Nine Elms (Kate Marshall)

Image of Nine Elms (Kate Marshall)
Author(s): 
Release Date: 
December 1, 2019
Publisher/Imprint: 
Thomas & Mercer
Pages: 
396
Reviewed by: 

“A compelling read with an intricate plot, a strong setting, and characters so real they are almost live human beings . . .”

Nine Elms is comparable to Peter Robinson’s Inspector Banks series in that both Kate Marshall and Inspector experience some personal tragedies and share the temptation to make their work the principal focus of their lives.

Six years sober, Kate Marshall, former homicide detective and now a lecturer on various phases of criminal investigation at a small university on England’s southern coast, is ready for her first class of the morning: Criminal Icons.

The criminal icon that is the subject of Kate’s lecture is one with which she is personally familiar: Peter Conway, former police DCI and Kate’s boss. He is better known as the Nine Elms Cannibal even though he only took bites of flesh from his victims rather than consuming them entirely.

Kate captured the Nine Elms Cannibal and stopped the serial murders that would have continued, but she paid an almost unbearable price.

“Peter would be locked up for the rest of his life. He was a high-profile prisoner, a monster, fed and cared for by the state . . . Kate, in comparison, was the good guy, but in catching him she’d lost her career and her reputation and was still trying to salvage a normal life from the aftermath.”

Kate had a brief sexual relationship consisting of two encounters with Peter when he was her boss. As a result she became pregnant with the Cannibal’s child. When her relationship becomes known, she is vilified and loses her career. After giving birth to her son, she spirals into alcoholism to the point that her mother petitions the Court for the custody of Kate’s son, Jake.

Fifteen years after her capture of Peter Conway, Kate is still fighting to stay sober, and at the same time praying that serial killers are more a matter of nurture rather than nature. If serial killers are born, not made, then Jake, her precious son, now 14, is at risk.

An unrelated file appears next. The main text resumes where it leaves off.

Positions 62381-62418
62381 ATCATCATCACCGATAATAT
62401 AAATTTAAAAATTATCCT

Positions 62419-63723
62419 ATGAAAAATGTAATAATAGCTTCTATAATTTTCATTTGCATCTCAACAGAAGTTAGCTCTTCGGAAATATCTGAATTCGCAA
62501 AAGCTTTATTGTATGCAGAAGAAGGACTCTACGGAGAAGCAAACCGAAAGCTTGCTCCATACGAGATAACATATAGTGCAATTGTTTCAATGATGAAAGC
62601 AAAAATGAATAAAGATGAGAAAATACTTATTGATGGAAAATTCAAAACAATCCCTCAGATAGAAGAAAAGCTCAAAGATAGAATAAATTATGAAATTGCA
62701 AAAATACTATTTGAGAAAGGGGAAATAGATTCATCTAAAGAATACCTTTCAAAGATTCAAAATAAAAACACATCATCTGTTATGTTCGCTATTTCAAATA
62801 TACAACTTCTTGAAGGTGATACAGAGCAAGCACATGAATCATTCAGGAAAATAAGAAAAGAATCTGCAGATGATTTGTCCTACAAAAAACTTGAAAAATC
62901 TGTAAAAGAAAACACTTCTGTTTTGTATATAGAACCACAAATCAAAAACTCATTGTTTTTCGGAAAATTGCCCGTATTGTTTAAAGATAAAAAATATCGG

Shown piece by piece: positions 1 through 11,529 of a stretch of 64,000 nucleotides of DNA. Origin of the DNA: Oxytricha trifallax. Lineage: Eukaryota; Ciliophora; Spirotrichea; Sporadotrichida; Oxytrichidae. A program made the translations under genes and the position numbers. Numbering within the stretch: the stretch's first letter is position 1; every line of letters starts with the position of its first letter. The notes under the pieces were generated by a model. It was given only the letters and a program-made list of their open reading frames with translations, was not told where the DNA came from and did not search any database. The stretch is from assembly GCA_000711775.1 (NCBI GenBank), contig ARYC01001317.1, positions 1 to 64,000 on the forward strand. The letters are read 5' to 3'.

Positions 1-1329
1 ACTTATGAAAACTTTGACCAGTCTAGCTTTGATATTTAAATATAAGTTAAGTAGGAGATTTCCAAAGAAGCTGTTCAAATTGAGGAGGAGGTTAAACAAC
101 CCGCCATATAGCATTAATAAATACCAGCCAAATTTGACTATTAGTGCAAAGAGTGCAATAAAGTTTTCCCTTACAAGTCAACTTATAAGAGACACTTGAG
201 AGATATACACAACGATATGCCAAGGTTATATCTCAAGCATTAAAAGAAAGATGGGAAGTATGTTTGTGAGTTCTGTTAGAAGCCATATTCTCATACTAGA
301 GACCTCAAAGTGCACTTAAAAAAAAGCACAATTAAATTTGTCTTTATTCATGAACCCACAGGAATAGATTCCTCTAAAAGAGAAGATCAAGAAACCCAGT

Peter Conway is forbidden by the court to write to or in any contact with Jake until the boy is 16. What if Jake is charmed by Peter? What if he is fascinated by Peter to the point of making excuses for what his father has done?

Kate receives an email from Malcolm Murray and his wife, Sheila, an elderly couple whose young daughter, Caitlyn, disappeared in 1990, 20 years ago. The Murrays believe that their daughter was Peter Conway’s first victim, one who was never found.

A young classmate of Caitlyn’s, who moved to Australia before Caitlyn’s disappearance and was therefore never questioned by police, tells Mr. Murray that she saw Caitlyn with a man whom she described as looking like Peter Conway.

The police refuse to reopen the case, telling Mr. Murray there is still not enough evidence. The Murrays are desperate to find their daughter to give her a Christian burial, and ask Kate to look into the case.

Kate agrees even though she has no authority, no access to police data bases. “She read the email again, and she knew she couldn’t ignore it. There was a part of her that would always be a police officer.”

As Kate reads her email 30 miles away her friend, Forensic Pathologist Alan Hexham, is examining a murder victim dumped on a river bank. “Something about the way the body lay set off alarm bells for Alan.”

The alarm bells grow louder when Alan finds that the cord used to strangle the young girl is tied in a monkey fist’s Knot—exactly like the knot always used by Peter Conway, the Nine Elms Cannibal.

“He wouldn’t have recognized it as a monkey’s fist if all the other pieces of the crime hadn’t been in place: the bites, how she was posed, the torn-off face.”

Alan immediately contacts Kate, who goes to the morgue to give her opinion on the unknown victim. “There’s no doubt in my mind. Look at it all. It’s the Nine Elms Cannibal.”

Peter Conway is locked up in a high security mental institution where he will live for the rest of his life. That leaves a copycat—a copycat who is duplicating Peter Conway’s murders down to the last detail, including the dump sites.

The copycat is Peter Conway’s biggest, most loyal fan, and Conway knows it. Thanks to his mother, one of the genre’s most despicable maternal characters, Peter receives messages from the copycat.

Peter, who rivals Hannibal Lecter in viciousness but without his sophistication, is waiting for his biggest fan to keep his promise: deliver the Nine Elms Cannibal from captivity into another identity and another life.

With the help of Tristan Harper, her graduate assistant at the university, Kate methodically hunts the copycat, while at the same time continuing the search for Caitlyn Murray’s grave. When Kate learns of Peter Conway’s escape, she knows that now she and Jake will be the hunted.

Robert Bryndza’s characterizations are spot on, especially that of Kate Marshall. Kate is conflicted: wanting her career back, an impossibility, and struggling to always put her son’s wellbeing first above every other concern. As an alcoholic, she had not always done that.

The copycat is empty of compassion, empathy, or love, but Bryndza doesn’t quite convince one that the copycat’s psychopathology is the result of nurture. Many have lacked parental attention without becoming psychopaths.

Peter Conway’s character is the better argument for nurture as the source of his pathological behavior. To compare and contrast Peter and the copycat as psychopaths is one way to determine which is real and which the mirror image.

A compelling read with an intricate plot, a strong setting, and characters so real they are almost live human beings—although Peter and the copycat are the opposite of human, so we are thankful that they are, after all, only fiction.